Mycoplasma cynos

Mycoplasma felis

Mycoplasma haemocanis

Mycoplasma haemofelis

Neorickettsia helmintheca

Neospora caninum

Pasteurella multocida

Pneumocystis carinii



Reovirus screen

Rickettsia screen



Salmon poisoning disease

Sarcocystis neurona

Streptococcus, Group G

Streptococcus pneumoniae

Streptococcus pyogenes

Streptococcus zooepidemicus

Toxoplasma gondii



Trypanosoma cruzi


West Nile virus

Yersinia pestis

Yersinia pseudotuberculosis

Leishmania PCR test for dogs and cats

dog and cat assay data sheet

Leishmania donovani complex

Test code:
X0032 - Ultrasensitive qualitative detection but not differentiation of Leishmania donovani and Leishmania infantum ("Leishmania donovani complex") by real time PCR

Leishmaniasis is a vector-borne disease whereby an obligate intracellular protozoan of the genus Leishmania is transmitted through a sandfly bite. Approximately 21 of 30 known species of Leishmania can infect human. These include the L. donovani complex with 2 species (L. donovani and L. infantum [also known as L. chagasi in the New World]); the L. mexicana complex with 3 main species (L. mexicana, L. amazonensis, and L. venezuelensis); L. tropica; L. major; L. aethiopica; and the subgenus Viannia with 4 main species (L. (V.) braziliensis, L. (V.) guyanensis, L. (V.) panamensis, and L. (V.) peruviana). These different Leishmania species are morphologically indistinguishable, and can only be distinguished by biochemical or molecular methods.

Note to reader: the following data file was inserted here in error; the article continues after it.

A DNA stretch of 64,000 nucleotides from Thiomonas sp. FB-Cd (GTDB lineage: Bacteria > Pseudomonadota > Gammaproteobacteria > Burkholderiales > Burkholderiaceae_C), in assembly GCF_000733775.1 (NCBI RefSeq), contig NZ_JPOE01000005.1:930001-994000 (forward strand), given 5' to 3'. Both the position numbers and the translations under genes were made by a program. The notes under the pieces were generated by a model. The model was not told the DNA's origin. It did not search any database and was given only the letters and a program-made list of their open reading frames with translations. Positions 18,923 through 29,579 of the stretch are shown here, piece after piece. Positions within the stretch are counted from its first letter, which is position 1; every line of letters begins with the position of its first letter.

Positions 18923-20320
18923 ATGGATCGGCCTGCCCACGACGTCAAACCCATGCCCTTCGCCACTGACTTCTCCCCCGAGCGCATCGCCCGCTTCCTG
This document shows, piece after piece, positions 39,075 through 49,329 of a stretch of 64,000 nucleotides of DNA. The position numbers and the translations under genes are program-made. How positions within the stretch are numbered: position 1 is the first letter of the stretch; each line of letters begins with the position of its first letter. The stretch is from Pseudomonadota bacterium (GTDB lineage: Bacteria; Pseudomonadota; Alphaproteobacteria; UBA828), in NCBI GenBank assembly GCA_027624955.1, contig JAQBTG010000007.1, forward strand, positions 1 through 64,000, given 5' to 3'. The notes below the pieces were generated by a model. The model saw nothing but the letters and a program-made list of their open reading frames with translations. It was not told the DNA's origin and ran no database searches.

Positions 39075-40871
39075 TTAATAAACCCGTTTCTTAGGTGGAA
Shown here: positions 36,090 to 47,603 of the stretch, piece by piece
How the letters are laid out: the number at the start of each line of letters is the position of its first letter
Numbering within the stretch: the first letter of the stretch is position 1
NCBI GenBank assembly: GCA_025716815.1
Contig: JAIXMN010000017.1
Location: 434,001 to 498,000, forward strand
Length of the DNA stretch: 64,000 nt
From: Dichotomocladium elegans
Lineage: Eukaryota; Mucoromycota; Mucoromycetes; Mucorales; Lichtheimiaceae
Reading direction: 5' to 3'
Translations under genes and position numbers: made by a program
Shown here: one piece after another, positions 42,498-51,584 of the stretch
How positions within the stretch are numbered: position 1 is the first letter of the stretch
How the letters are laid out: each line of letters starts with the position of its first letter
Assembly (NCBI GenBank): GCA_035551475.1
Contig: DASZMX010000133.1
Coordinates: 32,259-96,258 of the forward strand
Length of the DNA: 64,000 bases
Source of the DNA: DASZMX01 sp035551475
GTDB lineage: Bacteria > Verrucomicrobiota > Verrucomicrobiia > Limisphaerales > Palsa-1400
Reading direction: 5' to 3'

Among these species, L. donovani causes the most severe form of the disease in humans. It is responsible for visceral leishmaniasis or “kala-azar”, when it infects spleen, liver and bone marrow. The parasite is prevalent throughout tropical and temperate regions including Africa (mostly in Sudan), China, India, Nepal, southern Europe, southern Russia and South America.

Similar to other Leishmania species, the development of L. donovani requires two different hosts to complete its life cycle: human is the definitive host and sandfly is the intermediate host. Some 70 animal species can be natural reservoir hosts of Leishmania parasites. Of these reservoir species, dogs are of particular concern to epidemiologists because their cohabitation with humans can facilitate transmission of the disease. Symptomatic leishmaniasis disease can occur in canines, rodents and some other animal species (World Health Organization, 2014).